Children's National awarded its “Chairman's Special Award” to The J. Willard and Alice S. Marriott Foundation at its annual meeting on Dec. 5. The Foundation has been a longtime supporter of Children’s National, most recently making a $6 million grant to launch the Early Childhood Innovation Network (ECIN), a collaborative initiative of Children’s National and MedStar Georgetown University Hospital to improve the health of children in our region.
“We truly value the sophistication and rigor of the Marriott Foundation and want to thank them for their trust and belief in this ambitious project,” said Mike Williams, chairman of the board. “Ultimately, this groundbreaking effort holds the promise of being a transformational national model of preventative healthcare and education best practices in early childhood.”
In accepting the award, Marriott Foundation executive director Anne Gunsteens said, “I truly believe the Early Childhood Innovation Network is groundbreaking, and we are honored to be a part of this new program with you.”
Both Williams and Gunsteens also thanked Carrie Marriott for her vital role in the partnership and for her leadership and service to Children’s National. Marriott serves on the executive committee of the Children’s Hospital Foundation Board, serves on the Nominating Committee for Children’s National Medical Center, chaired the 2014 Race for Every Child, and is a co-chair for the 2017 Children’s Ball.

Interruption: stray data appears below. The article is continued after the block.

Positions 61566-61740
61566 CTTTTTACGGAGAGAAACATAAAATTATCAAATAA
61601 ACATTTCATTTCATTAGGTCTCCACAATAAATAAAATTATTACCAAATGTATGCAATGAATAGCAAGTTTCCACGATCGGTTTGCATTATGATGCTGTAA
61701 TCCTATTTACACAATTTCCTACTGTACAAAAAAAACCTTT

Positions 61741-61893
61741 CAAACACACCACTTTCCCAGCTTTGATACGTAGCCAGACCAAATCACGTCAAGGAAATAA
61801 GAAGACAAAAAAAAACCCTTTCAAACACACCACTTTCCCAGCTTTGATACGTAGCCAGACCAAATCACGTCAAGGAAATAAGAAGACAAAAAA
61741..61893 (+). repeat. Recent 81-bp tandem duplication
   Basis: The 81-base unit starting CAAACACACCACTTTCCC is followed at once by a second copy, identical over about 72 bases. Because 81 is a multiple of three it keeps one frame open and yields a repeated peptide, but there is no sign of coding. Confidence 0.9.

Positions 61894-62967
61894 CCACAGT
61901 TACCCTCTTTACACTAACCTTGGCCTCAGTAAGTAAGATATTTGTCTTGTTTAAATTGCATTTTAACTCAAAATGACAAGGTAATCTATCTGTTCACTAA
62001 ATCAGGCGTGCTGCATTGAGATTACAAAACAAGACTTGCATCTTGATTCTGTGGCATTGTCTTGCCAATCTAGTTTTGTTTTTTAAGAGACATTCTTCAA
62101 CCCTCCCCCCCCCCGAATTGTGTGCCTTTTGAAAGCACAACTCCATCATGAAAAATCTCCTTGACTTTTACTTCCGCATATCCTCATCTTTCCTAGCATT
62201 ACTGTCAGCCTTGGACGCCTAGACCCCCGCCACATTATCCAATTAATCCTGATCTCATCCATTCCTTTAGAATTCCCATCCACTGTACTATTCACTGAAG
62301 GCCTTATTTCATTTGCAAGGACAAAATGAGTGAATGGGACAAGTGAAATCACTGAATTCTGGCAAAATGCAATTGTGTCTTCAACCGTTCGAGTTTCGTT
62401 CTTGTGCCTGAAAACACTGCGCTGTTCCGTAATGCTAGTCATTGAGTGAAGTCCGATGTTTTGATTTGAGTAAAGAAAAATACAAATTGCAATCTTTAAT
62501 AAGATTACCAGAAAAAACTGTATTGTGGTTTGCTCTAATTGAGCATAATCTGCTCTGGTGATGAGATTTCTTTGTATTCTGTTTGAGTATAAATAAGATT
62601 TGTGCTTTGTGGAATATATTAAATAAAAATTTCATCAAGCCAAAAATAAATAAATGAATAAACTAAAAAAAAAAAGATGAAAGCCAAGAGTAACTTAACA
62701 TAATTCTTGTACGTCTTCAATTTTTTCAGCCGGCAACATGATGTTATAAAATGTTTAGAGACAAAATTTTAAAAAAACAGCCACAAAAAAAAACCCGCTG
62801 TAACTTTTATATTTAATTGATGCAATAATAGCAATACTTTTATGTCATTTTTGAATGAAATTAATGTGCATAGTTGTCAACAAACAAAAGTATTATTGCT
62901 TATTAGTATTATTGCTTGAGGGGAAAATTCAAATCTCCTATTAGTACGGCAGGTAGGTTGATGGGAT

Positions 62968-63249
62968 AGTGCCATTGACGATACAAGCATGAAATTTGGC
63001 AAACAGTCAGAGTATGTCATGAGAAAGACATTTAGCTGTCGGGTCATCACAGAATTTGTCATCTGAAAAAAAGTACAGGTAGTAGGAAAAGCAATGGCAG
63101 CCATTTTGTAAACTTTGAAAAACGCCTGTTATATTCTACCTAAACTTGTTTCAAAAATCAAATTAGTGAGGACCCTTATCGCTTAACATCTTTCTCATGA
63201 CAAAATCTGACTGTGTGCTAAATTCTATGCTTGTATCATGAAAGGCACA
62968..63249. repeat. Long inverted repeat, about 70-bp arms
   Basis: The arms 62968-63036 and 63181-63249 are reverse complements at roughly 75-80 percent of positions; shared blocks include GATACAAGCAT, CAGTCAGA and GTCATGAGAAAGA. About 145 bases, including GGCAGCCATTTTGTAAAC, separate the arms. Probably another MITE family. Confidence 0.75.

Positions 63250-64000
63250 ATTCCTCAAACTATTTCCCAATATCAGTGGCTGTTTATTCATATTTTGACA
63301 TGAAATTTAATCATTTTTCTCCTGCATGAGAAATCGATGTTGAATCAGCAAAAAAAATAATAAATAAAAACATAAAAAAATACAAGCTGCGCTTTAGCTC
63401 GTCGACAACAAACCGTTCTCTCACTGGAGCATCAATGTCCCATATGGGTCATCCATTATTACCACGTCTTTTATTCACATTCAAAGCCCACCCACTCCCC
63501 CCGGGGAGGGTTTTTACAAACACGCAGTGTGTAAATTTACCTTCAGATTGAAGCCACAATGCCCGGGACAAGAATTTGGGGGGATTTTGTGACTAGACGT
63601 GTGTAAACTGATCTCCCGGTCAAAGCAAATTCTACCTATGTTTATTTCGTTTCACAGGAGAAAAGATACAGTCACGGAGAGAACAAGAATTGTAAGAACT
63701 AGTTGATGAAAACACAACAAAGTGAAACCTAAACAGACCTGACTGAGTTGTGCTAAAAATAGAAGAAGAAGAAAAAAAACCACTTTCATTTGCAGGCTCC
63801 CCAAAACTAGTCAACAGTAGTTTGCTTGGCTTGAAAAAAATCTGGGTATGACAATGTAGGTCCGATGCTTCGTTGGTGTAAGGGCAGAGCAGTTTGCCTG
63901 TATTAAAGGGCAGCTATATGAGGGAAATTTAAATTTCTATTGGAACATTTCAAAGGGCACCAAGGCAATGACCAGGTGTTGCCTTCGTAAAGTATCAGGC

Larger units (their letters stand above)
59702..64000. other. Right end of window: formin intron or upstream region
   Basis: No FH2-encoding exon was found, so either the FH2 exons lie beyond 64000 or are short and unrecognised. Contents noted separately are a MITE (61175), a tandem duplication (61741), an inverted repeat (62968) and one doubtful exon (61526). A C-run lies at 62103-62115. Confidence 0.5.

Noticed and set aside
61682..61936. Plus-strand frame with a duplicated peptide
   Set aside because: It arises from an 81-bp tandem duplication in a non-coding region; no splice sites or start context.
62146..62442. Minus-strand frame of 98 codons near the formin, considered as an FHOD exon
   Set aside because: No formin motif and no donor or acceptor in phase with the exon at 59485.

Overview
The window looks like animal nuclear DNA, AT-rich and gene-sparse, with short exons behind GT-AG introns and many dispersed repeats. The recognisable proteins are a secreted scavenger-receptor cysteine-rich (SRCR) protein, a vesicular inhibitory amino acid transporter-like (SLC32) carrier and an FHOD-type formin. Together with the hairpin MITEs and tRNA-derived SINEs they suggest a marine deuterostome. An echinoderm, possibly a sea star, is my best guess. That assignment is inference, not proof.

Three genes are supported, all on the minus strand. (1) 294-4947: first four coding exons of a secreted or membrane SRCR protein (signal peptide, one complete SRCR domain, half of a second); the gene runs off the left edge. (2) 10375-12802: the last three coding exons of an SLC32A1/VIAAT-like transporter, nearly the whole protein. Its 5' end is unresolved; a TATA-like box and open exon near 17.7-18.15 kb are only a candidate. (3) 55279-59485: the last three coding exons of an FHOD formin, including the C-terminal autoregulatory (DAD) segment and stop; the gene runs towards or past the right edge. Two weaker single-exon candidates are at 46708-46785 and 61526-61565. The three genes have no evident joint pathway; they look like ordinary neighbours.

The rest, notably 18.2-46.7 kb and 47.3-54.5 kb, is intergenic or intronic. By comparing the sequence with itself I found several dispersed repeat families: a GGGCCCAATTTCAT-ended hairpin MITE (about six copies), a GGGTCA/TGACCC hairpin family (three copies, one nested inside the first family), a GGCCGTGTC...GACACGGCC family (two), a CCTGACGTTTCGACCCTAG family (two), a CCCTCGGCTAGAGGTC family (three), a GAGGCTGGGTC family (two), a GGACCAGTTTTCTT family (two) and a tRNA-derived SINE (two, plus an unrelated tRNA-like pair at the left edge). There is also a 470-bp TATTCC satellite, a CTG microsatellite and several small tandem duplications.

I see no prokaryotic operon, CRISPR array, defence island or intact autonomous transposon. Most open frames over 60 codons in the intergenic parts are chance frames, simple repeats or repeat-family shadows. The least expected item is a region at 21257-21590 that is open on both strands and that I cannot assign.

One of the goals of the ECIN is to decrease and eliminate toxic stress in local children—building a strong foundation of resiliency that will last a lifetime. Toxic stress is sustained exposure to extreme adversity that affects a child’s development and increases the likelihood of future health problems such as addiction, depression, and cardiovascular disease. More than half of Washington, D.C.’s children are at risk for developing toxic stress by age 5. The ECIN implements innovative interventions aimed at youngsters as well as their parents and families, ranging from teaching preschoolers how to regulate their emotions to working with families in social service settings to promote positive parent-child interaction.